What Is an Abscess and What Causes It?

abscess

More commonly referred to as a boil, a skin abscess is typically harmless and goes away with at-home treatments. If left untreated, however, there are cases in which an abscess can lead to serious, potentially life-threatening complications.

What Is an Abscess?

Abscesses are bumps that appear within or below the skin’s surface and are usually filled with pus or translucent fluid. They may appear on any part of the body. However, the most common locations are:

  • Back
  • Face
  • Chest
  • Buttocks
  • Groin
  • Underarm

Skin abscesses are often easy to identify by touch and when visibly surrounded by a pink or dark red area. At first glance, an abscess looks like it could be a pimple. However, the longer it remains, the more it grows to more closely resemble a cyst. Depending on the abscess’s cause, some symptoms may present themselves, including:

  • Fever
  • Nausea
  • Chills
  • Lesions
  • Inflammation
  • Fluid drainage
  • Bump that is warm to the touch


Abscess Causes

Bacteria known as Staphylococcus is the most common cause of skin abscesses. You’re at an increased risk for a staph infection if you have:

  • Close contact with an infected individual
  • A chronic skin disease
  • Diabetes
  • A weakened immune system
  • Poor hygiene habits

Staph infections can turn deadly if the germs spread to other areas of your body or enter your bloodstream, joints, bones, lungs or heart.

Abscesses may also emerge when a hair follicle is trapped and unable to break through the skin. These infected follicles (folliculitis) also occur after spending time in an inadequately chlorinated pool or hot tub.

Without proper medical attention, some abscesses cause deadly or long-lasting complications, including:

  • Spread of infection
  • Blood poisoning (sepsis)
  • Infection of the heart’s inner lining (endocarditis)
  • Development of new abscesses
  • Tissue death, such as gangrene
  • Acute bone infection (osteomyelitis)

Abscess Treatment

An abscess smaller than 1 cm may respond to at-home remedies like applying heat to the area with a warm compress. If the abscess does not respond to this treatment, medical attention may be necessary.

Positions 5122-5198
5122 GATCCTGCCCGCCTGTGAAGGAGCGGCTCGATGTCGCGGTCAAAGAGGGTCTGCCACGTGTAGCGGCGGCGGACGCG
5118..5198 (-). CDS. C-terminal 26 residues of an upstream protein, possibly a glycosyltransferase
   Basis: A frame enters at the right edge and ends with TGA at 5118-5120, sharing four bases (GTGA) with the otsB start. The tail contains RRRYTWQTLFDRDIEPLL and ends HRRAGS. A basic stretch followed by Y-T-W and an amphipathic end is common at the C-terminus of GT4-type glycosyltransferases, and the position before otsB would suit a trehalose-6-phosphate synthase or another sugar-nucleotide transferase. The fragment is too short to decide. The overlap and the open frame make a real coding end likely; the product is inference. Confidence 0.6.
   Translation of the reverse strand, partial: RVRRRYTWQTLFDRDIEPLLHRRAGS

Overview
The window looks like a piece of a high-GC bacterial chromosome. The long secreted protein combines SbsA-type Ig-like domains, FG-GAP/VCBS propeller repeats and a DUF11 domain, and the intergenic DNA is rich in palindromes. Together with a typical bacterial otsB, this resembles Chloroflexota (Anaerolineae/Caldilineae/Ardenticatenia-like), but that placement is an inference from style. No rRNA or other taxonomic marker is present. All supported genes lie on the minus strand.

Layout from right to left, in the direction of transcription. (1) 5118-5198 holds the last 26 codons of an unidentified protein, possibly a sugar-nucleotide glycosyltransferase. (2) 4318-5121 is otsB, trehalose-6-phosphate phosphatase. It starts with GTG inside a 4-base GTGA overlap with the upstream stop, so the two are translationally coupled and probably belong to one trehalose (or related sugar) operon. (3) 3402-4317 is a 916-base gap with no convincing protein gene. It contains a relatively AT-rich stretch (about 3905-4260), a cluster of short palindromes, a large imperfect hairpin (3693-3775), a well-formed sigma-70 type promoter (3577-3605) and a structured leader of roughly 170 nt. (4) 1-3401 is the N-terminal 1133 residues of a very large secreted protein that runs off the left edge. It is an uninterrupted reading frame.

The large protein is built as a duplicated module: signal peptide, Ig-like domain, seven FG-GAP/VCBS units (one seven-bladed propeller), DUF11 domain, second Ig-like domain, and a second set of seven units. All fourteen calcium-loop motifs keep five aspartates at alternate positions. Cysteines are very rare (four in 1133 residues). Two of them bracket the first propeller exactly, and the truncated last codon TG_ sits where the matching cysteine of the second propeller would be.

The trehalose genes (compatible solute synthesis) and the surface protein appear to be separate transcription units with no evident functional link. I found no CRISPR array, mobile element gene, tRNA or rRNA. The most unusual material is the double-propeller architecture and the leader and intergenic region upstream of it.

Antibiotics

Acute cases of skin abscesses are generally treated with antibiotics like dicloxacillin or cephalexin, especially if you have any of these symptoms:

  • An abscess on the face
  • Cellulitis
  • Multiple abscesses
  • A compromised immune system

In the case of an abscess caused by methicillin-resistant Staphylococcus aureus (MRSA), your doctor may prescribe alternative antibiotics like clindamycin or doxycycline to treat the infection.

Abscess Drainage

If at-home treatments fail to heal the abscess, your doctor may drain it by applying a numbing medication to the area and cutting the abscess open to allow the fluid to drain. Your doctor will pack the wound with surgical material to prevent the abscess from reoccurring and prescribe antibiotics to protect the wound from infection.

Once you receive proper treatment, the abscess shouldn’t return.

How to Prevent an Abscess

It’s not always possible to prevent a skin abscess from developing. However, there are a few things you can do to minimize your risk:

  • Take care to avoid accidently cutting yourself when shaving
  • Clean all cuts and scrapes with soap, water and antibacterial ointment
  • Keep your cuts and wounds bandaged
  • Regularly wash your hands
  • Avoid sharing personal items such as razors, makeup and athletic equipment

Emergency Services at Complete Care in Texas and Colorado Springs

Whether you’re experiencing an immediate emergency like appendicitis or are concerned about a stubborn abscess, Complete Care treats it all. Our emergency rooms are equipped with knowledgeable staff 24/7 so you can receive immediate treatment.

No appointments are necessary, so you can count on being accommodated without the wait times of traditional health care facilities. Find the Complete Care location nearest you by visiting us online.